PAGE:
Turning to teamwork and leadership, emotional intelligence can help influence teams through communication and decision making, as seen above, and can also influence them in terms of motivation, performance, collaboration, and feeling trust and efficacy. Team effectiveness is more likely to be high with the inclusion of emotional intelligence when members are aware of their own and team member’s emotions as well as influences on team processes, group emotions consisting of the majority emotions of the team, and understanding and awareness of non-team member’s emotions. When all of this is achieved team cohesion and team effectiveness is usually very high. The closer groups are, the more trust team members have in one another. The important factor is that like decision making, these team members are not afraid to play devil’s advocate and improve team processing and decision making to make sure to have the best team performance and productivity.
Last, leadership can benefit immensely from being aware, understanding, and improving emotional intelligence. Being emotionally intelligent can do many wonders if its components are used the right way. In a leadership scenario this is most important because leaders must make many decisions based on what leadership style to use. Look at it this way, leaders must be able to tell if followers are becoming disappointed, are excited in a certain idea, etc. in order to adapt their leadership style to embrace the follower’s emotions. Situational leadership would be nothing without emotional intelligence, and communicating to followers and effecting organizational change would be a joke if leaders could not empathize with their followers. Leaders must also be able to motivate their followers via this same idea, as well as have the social skills to do this. Last, and perhaps most important, leaders must be able to be self-aware and self-regulate their emotions while in their leadership position. Many responses to leader’s decisions are going to make leaders feel emotion. A leader must be able to control these emotions that may hurt their reputation and utilize the ones that will help inspire their followers. Having high emotional intelligence can help leaders decide which styles and emotions to utilize when leading, as well as relate to, motivate, and benefit their followers along the way.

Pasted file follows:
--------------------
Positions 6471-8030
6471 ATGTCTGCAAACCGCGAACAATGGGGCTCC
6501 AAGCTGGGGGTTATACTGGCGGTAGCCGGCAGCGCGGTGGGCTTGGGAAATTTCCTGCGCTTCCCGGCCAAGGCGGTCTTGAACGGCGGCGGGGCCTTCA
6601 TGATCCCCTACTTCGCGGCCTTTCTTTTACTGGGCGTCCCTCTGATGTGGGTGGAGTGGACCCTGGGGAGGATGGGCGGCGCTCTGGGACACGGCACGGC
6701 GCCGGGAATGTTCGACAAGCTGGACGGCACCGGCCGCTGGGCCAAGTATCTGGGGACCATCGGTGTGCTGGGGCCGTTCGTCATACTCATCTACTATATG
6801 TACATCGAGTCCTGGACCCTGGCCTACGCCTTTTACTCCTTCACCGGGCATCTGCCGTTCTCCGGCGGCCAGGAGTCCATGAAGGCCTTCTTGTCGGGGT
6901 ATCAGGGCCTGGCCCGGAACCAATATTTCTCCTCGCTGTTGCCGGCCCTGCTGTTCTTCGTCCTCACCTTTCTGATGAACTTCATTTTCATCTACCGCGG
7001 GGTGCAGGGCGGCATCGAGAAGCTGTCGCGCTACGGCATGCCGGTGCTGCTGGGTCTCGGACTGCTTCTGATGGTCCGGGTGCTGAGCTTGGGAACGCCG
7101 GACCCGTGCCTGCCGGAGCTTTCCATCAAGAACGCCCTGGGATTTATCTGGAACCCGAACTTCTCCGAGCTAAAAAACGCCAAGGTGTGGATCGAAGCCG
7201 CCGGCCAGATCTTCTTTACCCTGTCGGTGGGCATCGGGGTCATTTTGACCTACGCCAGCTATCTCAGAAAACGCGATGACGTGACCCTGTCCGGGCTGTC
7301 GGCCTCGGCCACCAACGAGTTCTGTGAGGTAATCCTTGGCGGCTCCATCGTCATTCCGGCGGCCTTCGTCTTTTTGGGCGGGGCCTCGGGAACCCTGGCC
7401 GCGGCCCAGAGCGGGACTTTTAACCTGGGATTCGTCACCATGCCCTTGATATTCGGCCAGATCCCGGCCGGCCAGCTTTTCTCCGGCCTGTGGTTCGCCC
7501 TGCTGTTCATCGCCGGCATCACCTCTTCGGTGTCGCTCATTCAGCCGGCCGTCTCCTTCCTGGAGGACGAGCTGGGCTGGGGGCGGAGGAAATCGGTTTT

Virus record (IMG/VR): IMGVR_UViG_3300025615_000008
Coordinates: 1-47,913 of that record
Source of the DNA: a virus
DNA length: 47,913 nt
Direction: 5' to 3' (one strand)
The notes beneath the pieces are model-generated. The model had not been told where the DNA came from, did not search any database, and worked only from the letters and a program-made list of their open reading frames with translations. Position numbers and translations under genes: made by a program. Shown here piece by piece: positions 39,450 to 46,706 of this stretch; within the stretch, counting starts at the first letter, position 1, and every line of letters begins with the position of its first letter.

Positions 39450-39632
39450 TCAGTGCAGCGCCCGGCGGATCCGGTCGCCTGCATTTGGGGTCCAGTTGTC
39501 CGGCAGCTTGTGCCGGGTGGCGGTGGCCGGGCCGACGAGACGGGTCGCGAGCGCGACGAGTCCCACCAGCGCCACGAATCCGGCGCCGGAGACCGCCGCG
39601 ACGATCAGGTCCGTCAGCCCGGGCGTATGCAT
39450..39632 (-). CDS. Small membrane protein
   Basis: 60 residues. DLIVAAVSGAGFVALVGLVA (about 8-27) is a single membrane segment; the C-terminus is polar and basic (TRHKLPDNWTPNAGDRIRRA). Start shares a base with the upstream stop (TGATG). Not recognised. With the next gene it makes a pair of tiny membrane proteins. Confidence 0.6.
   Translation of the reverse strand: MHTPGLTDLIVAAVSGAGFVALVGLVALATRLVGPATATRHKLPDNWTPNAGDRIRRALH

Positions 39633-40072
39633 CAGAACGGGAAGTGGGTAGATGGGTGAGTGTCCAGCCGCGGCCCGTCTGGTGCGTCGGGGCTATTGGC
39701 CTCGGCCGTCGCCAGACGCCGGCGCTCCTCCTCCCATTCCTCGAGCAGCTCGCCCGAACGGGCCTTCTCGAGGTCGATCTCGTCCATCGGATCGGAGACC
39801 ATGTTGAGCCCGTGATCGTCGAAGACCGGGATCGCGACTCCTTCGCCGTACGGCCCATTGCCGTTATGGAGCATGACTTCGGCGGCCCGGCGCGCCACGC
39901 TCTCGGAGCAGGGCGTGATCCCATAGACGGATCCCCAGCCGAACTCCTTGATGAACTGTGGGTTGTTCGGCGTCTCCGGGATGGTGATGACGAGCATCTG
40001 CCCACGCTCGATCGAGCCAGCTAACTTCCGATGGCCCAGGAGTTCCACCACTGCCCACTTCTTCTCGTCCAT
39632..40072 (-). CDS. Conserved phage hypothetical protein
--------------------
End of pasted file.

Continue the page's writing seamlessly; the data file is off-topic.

While emotional intelligence is a gateway to organizational effectiveness, it is hard to measure and improve in organizations. Organizational development specialists, executive coaches, and regular industrial & organizational consultant use many tests to measure for emotional intelligence while additionally implementing components of emotional intelligence development into their practices. Some of these tests include the Six Seconds Emotional Intelligence Test (SEITM), the Emotional Quotient Inventory (EQ-I 2.0®), the Emotional and Social Competency Inventory (ECSI®), and many more. While many tests are useful to place emotional intelligence, many others do not distinguish constructs like personality, work outcomes, or account for test fakability. It is important to be very careful and to choose a reliable and valid test when assessing for emotional intelligence since its existence is fairly new. If you would like an assessment on emotional intelligence with an excellent debrief for you or your organization, then contact us today!